On the flip side, Brian Kemp is also claiming that Georgia Democrats are being investigated over an alleged hack, The New York Times reported. On Sunday, Kemp announced that the Georgia Democrats were under investigation for an allegation of trying to “hack” state voter registration files. The inquiry, his office said, came from an email they received from someone named Rachel Small who talked about trying to hack the Secretary of State’s system and wrote to the Democrats’ voter protection director. The Democrats, meanwhile, released the email exchanges which appeared to voice concerns about potential weaknesses in Georgia’s election system.
In June 2018, Cassandra Amber Marie Ritter pleaded guilty to voter fraud in Frederick County, Winchester Star reported. She voted illegally, knowing that she was a felon and was not allowed to vote.
Texas: Voters Expressed Concerns About Vote Flipping & Malfunctioning Machines, & a Mayoral Election Is Thrown Out Due to Fraud
One of the major concerns brought up during early voting in Texas was a worry that some machines might have been flipping votes, PBS reported. Some Texans said that certain machines had flipped their straight-ticket votes in key races during early voting. The Secretary of State office in Texas said the issues were reported with the Hart eSlate voting machine used in 30 percent of counties across the state. But the office said the problems were caused by voters’ completing and submitting ballots too quickly.
“The Hart eSlate machines are not malfunctioning, the problems being reported are a result of user error — usually voters hitting a button or using the selection wheel before the screen is finished rendering,” said Sam Taylor, spokesman for the office of Secretary of State Rolando Pablos.
Ted Cruz himself advised voters that if they select the Republican party ticket, they should be patient and not select “next” until all the selections on the ballot are populated, to ensure they are filled out correctly. The Texas Democratic Party, meanwhile, called the issue a malfunction.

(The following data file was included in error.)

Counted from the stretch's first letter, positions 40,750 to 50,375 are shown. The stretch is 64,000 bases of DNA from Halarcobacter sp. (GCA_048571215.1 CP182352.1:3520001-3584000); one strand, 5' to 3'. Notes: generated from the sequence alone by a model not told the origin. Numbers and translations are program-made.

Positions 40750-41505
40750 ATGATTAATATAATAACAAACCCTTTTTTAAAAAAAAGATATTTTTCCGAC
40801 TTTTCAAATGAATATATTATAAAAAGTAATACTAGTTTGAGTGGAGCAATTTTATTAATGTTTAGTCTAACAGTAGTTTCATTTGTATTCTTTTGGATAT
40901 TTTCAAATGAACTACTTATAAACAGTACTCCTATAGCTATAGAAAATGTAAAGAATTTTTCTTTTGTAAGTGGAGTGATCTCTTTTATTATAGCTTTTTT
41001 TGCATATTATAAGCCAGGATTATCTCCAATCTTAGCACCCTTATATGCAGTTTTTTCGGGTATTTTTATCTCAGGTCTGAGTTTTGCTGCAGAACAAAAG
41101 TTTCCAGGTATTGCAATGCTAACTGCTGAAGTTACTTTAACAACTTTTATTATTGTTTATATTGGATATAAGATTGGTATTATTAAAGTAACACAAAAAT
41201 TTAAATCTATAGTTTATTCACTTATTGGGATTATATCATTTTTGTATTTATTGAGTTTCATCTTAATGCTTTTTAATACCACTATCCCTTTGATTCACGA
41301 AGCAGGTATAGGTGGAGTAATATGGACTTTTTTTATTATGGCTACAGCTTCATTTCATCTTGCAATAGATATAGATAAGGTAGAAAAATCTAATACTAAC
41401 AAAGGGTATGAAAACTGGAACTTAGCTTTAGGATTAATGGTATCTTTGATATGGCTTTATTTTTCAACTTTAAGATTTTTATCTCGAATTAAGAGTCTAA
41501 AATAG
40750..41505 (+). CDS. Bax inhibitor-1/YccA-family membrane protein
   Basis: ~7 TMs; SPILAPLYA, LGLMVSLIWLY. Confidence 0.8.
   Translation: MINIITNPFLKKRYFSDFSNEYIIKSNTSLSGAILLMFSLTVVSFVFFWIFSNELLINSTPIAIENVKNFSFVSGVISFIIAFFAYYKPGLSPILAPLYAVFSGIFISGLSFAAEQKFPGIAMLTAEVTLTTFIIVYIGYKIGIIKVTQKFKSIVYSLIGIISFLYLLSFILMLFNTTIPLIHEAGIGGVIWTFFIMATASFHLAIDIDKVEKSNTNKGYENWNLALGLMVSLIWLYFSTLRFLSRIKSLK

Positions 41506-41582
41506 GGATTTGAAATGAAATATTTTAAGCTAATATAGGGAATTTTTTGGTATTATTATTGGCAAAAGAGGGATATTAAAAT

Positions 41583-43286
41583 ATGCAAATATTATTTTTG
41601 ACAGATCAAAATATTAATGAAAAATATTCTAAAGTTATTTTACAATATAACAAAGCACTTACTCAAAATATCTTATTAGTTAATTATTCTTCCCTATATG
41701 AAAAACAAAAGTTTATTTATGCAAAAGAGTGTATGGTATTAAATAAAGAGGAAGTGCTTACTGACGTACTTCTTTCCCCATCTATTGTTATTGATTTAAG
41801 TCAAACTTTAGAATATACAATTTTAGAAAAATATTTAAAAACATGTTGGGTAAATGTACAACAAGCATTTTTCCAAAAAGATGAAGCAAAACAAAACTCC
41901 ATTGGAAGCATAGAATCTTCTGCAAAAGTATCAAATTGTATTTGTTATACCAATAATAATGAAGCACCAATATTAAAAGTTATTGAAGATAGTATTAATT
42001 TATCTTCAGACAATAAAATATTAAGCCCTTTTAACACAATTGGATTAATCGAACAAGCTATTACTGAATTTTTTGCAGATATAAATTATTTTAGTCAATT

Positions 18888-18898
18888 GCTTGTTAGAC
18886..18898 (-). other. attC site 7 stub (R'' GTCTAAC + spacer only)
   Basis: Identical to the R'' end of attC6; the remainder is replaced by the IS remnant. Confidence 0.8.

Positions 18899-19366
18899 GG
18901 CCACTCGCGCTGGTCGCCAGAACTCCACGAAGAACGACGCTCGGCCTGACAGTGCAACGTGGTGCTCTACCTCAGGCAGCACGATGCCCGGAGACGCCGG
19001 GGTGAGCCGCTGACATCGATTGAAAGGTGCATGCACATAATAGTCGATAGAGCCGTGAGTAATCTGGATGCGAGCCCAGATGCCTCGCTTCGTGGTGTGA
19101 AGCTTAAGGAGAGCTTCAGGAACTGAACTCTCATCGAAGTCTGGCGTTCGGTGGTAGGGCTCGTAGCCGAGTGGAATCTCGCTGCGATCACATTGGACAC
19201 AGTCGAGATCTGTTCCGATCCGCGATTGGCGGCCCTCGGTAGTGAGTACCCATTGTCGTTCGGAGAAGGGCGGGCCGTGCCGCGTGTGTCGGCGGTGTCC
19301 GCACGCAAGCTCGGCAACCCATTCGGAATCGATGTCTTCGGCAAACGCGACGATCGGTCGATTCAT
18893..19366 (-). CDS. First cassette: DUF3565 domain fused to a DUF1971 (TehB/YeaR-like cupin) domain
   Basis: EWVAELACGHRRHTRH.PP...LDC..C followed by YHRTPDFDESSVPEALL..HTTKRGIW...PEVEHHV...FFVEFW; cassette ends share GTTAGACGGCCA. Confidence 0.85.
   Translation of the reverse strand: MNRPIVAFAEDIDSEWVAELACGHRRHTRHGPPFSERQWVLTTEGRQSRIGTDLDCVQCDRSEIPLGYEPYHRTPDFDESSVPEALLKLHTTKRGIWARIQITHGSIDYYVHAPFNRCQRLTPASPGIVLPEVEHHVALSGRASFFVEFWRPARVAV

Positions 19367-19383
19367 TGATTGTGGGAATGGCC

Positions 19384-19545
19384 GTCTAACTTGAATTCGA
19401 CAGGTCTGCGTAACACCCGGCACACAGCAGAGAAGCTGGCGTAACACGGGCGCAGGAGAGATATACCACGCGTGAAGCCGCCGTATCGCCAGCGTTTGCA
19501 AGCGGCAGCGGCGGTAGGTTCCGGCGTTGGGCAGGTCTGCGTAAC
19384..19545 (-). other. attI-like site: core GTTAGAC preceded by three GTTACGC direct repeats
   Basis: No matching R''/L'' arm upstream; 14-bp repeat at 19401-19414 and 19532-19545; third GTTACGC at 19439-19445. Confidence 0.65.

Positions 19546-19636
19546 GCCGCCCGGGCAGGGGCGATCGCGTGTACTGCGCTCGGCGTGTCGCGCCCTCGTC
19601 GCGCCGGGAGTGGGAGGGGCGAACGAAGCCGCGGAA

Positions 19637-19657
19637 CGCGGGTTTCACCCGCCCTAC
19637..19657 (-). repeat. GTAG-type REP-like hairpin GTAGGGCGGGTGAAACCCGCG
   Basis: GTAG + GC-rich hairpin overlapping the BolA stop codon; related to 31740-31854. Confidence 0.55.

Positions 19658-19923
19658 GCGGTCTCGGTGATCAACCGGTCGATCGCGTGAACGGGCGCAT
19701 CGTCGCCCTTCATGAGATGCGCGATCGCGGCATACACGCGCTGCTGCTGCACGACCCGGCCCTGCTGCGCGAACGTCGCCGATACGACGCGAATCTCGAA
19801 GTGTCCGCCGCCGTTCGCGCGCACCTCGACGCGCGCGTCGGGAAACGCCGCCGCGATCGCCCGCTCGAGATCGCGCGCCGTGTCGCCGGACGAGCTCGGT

Meanwhile, in early October the results of a run-off election for Mission, Texas mayor were thrown out after the judge found evidence that Mayor O’Cana’s campaign was part of a conspiracy to bribe voters and manipulate mail-in ballots, Valley Central reported. The plaintiff’s attorney said that ballots were filed illegally and other ballots were changed. The defense attorney said there was no evidence of this. But Judge Dorsey said there was clear and convincing evidence that illegal votes were in excess of 158.
And in Kaufman County in March, a judge tossed the results of the March Republican primary and ordered a new election for Kaufman County Court at Law No. 1. The lawsuit alleged that multiple mail-in ballots were illegally filed and submitted by a vote harvester, and provisional ballots were rejected that should have been counted, Empower Texans reported.
And in Tarrant County in April, Justice of the Peace Russ Casey pleaded guilty to turning in fake signatures so he could get on the March 6 primary ballot, the Star-Telegram reported.
A Maryland man pleaded guilty in October to illegally voting in both Maryland and West Virginia more than nine times since 2006, Metro News reported.
In August 2018, former Milwaukee County Supervisor Peggy West pleaded guilty to election fraud. She confessed to falsifying signatures on petitions so she could qualify for a spring election, JS Online reported. Several people whose names were on her nomination petition told a detective that they never signed the petition. Others said she did not personally obtain their signatures like she was required to do.
This is a developing story.